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Manufacturers Trust Co. v. Kennedy

June 14, 1961


Before Friendly and Smith, Circuit Judges, and Watkins, District Judge.*fn*

Author: Watkins

WATKINS, District Judge.

This is an appeal by plaintiffs-appellants from a final judgment on the merits, as well as from the action of the District Court in granting defendant's motion for summary judgment as to plaintiff, Manufacturers Trust Company, as trustee. The action was brought by plaintiffs under section 9(a) of the Trading with the Enemy Act,*fn1 seeking the recovery of a fund amounting to $328,653.20, which was vested (i.e. seized) by the Attorney General*fn2 on November 25, 1947, as property of an enemy, the German Reichsbank (Vesting Order 10261.)

The complaint contains three causes of action. The first two consist of claims to the fund by Manufacturers Trust Company as an alleged trustee for certain "American Creditor Banks," and the third cause of action is for return of the vested funds to the Trust Company as depository, or, in the alternative, for return on a pro rata basis to the five individual plaintiffs (creditor banks) the respective parts of the $328,653.20 claimed on their behalf by the Trust Company.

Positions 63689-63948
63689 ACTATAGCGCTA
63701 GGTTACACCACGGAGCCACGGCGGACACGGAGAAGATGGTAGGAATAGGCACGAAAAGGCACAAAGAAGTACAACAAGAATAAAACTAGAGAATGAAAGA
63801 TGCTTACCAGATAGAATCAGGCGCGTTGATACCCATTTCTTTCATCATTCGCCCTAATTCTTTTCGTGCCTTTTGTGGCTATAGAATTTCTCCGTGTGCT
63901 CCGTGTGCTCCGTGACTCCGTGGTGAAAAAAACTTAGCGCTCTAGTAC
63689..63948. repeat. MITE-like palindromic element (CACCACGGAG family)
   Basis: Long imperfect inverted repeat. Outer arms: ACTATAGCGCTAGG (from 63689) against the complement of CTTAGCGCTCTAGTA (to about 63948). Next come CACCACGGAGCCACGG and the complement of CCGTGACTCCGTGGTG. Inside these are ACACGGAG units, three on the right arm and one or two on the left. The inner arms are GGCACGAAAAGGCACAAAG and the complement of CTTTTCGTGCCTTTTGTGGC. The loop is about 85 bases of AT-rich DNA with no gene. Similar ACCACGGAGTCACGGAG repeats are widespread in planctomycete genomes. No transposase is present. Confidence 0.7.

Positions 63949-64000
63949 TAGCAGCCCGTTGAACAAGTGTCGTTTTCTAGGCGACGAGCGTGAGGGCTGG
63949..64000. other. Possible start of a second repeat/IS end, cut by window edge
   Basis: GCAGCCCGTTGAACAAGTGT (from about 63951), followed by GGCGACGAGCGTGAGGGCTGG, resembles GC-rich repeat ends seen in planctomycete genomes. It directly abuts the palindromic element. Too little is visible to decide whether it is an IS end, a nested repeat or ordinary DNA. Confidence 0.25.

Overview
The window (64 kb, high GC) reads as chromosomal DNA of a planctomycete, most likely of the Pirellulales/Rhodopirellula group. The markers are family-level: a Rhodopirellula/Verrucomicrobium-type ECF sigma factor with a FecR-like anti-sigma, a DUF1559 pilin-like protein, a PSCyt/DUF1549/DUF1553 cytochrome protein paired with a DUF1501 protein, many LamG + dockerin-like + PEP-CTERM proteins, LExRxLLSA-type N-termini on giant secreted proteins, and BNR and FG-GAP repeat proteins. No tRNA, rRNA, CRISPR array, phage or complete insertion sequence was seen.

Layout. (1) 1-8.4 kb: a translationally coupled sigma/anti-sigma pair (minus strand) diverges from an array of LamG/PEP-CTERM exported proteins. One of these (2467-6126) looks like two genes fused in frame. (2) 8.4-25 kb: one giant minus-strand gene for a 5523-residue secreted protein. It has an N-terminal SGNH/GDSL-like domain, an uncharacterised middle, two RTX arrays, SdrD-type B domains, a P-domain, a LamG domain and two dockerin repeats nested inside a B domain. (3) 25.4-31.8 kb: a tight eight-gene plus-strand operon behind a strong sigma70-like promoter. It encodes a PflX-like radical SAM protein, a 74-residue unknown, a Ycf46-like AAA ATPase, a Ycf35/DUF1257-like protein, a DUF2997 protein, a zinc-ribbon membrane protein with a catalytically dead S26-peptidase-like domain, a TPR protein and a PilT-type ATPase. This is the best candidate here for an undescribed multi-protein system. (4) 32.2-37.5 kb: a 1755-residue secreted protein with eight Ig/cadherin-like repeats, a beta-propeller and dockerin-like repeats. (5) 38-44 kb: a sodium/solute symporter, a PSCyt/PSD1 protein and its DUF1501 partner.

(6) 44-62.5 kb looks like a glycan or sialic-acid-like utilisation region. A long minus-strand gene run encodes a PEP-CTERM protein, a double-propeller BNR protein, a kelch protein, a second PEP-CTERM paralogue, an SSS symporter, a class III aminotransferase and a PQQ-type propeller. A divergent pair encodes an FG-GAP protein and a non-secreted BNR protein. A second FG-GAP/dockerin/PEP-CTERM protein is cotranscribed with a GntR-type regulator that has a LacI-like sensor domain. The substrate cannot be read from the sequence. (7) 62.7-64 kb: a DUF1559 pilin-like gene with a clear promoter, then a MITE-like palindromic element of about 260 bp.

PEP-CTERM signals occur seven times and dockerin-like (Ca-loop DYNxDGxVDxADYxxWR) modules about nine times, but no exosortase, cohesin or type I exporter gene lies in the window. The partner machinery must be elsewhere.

Plaintiffs claim that the Trust Company was named trustee of these funds for the benefit of American creditor banks pursuant to regulations issued by the German Reichsbank under authority granted in an international credit agreement, known as the German-American Standstill Agreement of 1941. They further claim that since neither the Trust Company, nor the American creditor banks are enemies as defined in the Act, the Trust Company is entitled to a return of the funds under section 9(a) of the Act, in order that it might distribute the funds to the beneficiary banks. Five banks are named plaintiffs in their individual capacities as beneficiaries of the alleged trust, and say that their portion of the funds amounts to $172,884.25. The other 16 alleged beneficiary creditor banks are not named as individual plaintiffs. The answer of the Attorney General does not deny the non-enemy status of the plaintiffs, but does deny that any of the plaintiffs ever acquired any interest in the seized property in any capacity.